Civil society concerned over proposed changes to NGO-related laws
Montenegrin civil society organisations (CSOs) have criticised proposed amendments to laws governing civil society. In late April, 198 CSOs started an initiative calling upon Prime Minister Duško Marković to withdraw the draft amendments to the Law on NGOs and Law on Games of Chance from parliamentary proceedings. Civil society views these changes as potentially damaging, as they grant the Ministry of Public Affairs broad powers to reject the formation of new CSOs. According to the constitution, only the Constitutional Court should have such powers.
If adopted, the amendments to the Law on NGOs and Law on Games of Chance would also drastically reduce state financial support to CSOs. Numerous CSOs are concerned that reduced funding could imperil the effectiveness of their programmes and ability to carry out their work. As Ivana Vujovic, Executive Director of the NGO Juventas that works to promote the sexual and reproductive health of young people, noted:
"The Fund supports activities that the state can not carry out, such as harm reduction programs, and certain programs that are intended for the LGBT population. The state can not go out there and do as our social workers, psychologists and peer educators, because it does not have sufficient expertise, and these are tasks that are done from the heart, not for pay".
Many CSOs have claimed that the proposals also endanger the steps already taken to strengthen Montenegrin civil society. A number of civil society groups have threatened to boycott future policy dialogues with the government until the draft amendments are rescinded.
The Network for Affirmation of the Non-Governmental Sector (MANS) recently called for an overhaul of access to information legislation in Montenegro. On 26th May 2017, MANS worked with five political party leaders to submit a proposal assessing the constitutionality of the Law on Access to Information of Public Interest. MANS stated that the process by which civil society organisations can request information are much longer than is necessary and requests for information can be arbitrarily denied.
In a press statement, MANS commented on the law, stating:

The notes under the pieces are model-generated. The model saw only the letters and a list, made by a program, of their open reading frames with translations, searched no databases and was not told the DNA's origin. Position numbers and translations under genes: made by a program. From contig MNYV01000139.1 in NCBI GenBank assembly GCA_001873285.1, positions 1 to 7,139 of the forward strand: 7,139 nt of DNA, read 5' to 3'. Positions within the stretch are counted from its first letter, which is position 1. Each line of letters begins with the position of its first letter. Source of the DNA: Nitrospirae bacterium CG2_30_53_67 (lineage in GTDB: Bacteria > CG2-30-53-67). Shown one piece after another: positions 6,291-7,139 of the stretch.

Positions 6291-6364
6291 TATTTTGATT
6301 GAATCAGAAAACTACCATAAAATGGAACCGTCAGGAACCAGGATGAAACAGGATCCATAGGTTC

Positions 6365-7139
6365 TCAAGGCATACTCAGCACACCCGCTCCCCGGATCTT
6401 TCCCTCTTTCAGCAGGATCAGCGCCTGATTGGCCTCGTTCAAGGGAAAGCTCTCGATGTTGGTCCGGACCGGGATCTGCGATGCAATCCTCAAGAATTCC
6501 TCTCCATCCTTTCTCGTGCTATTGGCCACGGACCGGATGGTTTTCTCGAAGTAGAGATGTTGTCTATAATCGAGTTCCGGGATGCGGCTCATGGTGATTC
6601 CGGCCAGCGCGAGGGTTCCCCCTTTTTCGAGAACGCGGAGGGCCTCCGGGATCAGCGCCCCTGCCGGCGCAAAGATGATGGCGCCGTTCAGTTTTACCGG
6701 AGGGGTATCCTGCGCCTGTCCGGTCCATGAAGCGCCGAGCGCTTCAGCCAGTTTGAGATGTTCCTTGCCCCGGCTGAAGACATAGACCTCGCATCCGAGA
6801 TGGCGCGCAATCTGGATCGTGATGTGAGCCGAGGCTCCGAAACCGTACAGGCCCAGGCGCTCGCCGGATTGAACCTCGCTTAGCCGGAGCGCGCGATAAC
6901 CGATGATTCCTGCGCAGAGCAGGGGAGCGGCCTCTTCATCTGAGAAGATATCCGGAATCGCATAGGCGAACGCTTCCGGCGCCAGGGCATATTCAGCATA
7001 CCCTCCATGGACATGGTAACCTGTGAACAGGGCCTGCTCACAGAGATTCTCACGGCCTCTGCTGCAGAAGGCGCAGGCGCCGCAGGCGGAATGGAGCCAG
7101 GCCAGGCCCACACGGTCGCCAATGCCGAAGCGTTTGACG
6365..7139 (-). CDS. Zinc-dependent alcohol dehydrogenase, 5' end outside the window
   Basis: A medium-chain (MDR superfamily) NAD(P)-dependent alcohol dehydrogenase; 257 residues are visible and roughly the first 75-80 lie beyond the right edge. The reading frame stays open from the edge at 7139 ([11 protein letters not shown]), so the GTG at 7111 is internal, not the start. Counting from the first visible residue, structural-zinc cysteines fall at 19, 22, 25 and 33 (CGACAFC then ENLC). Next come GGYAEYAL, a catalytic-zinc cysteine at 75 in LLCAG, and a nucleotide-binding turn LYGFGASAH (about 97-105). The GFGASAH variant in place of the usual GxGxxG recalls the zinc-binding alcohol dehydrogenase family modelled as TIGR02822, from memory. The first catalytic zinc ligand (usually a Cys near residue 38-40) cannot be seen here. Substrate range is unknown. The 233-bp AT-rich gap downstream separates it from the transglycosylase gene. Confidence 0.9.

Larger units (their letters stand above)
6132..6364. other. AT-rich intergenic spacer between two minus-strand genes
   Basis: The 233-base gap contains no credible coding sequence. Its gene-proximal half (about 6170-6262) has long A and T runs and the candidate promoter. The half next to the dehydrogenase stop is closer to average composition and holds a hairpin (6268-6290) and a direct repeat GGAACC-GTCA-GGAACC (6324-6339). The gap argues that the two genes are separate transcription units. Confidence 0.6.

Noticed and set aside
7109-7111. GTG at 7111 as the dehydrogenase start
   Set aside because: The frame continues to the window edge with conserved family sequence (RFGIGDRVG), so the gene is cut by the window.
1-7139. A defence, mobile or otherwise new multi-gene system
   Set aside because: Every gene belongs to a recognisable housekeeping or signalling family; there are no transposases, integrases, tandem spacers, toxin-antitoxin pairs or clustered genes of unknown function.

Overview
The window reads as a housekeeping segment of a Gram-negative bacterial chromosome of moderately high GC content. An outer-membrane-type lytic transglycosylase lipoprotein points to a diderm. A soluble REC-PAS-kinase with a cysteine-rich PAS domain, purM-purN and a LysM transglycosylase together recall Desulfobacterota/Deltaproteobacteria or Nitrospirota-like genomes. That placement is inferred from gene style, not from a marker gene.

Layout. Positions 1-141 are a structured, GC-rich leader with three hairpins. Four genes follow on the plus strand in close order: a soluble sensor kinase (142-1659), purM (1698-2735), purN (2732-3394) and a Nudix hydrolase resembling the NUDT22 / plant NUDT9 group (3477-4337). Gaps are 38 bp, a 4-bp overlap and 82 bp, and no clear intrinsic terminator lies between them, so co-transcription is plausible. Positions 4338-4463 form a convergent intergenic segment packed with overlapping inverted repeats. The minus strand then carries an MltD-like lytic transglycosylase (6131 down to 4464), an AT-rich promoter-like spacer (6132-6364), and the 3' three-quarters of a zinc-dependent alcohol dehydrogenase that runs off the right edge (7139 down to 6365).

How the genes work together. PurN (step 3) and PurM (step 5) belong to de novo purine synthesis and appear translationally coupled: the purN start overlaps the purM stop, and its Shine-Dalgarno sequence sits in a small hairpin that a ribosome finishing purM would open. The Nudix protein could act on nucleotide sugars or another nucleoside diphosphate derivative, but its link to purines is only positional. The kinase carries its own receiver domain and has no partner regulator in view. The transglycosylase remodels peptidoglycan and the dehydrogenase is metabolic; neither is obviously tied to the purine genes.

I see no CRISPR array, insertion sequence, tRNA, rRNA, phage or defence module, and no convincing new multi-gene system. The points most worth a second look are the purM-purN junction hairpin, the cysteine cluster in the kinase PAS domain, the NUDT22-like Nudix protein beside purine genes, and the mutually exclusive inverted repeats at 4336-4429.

"Specifically, Article 51 of the Constitution guarantees that everyone has the right of access to information held by state bodies and organisations...Contrary to these provisions of the Constitution, amendments to the Law on Free Access to Information, introduced the possibility of restricting access to data that depends on the free will of the authorities whether a document marked secret".
Predlog za ocjenu ustavnosti odredbe Zakona o slobodnom pristupu informacijama https://t.co/h8h0odU8jR— NVO MANS (@NVOMANS) May 26, 2017
As previously covered on the CIVICUS Monitor, proposed cuts in child welfare payments sparked a wave of protests by Montenegrin mothers. After the Constitutional Court found that the proposals were indeed constitutional and could be a voted on in parliament, the protests intensified. On 18th and 19th of April 2017, after releasing that decision, special forces were deployed to quell the demonstrations when protesters broke through the police cordon and attempted to enter the Court.
On 29th June 2017, the Montenegrin parliament voted to abolish welfare payments for mothers with three or more children. A demonstration against the vote took place and was shared on the social media platform, Facebook.
In a separate development, the Ministry of Interior announced that it will amend the law on gatherings to prohibit protests on the boulevard in front of Parliament. Several CSOs reacted by calling on the Ministry of Interior to consult experts on international best practices for peaceful assembly before attempting to place permanent bans on locations for protest.
Montenegro's recent moves to join the North Atlantic Treaty Organisation (NATO) have also unearthed political tensions. During one protest on 28th April 2017, the opposition Democratic Front burned a NATO flag outside the building where parliamentarians were debating membership in the organisation. While the protest was peaceful, when protesters began to leave, a group of people threw stones at them. On 7th June 2017, Montenegro became a full-fledged NATO member.
A number of other peaceful protests have taken place recently in Montenegro as follows:
- Democratic Front members and their supporters protested in Cetinje and Podgorica against Montenegro’s accession to NATO;
- Labour union members and their supporters marched on Labour day;
- Mothers of three or more children continued protesting against losing their compensation from the state;
- Citizens protested against the building of a zip line that would pass above Jaz Beach;
- CSO LGBT Forum Progres and their supporters protested in front of the Russian Embassy in Podgorica in support of the LGBT community in Chechnya which has faced severe persecution.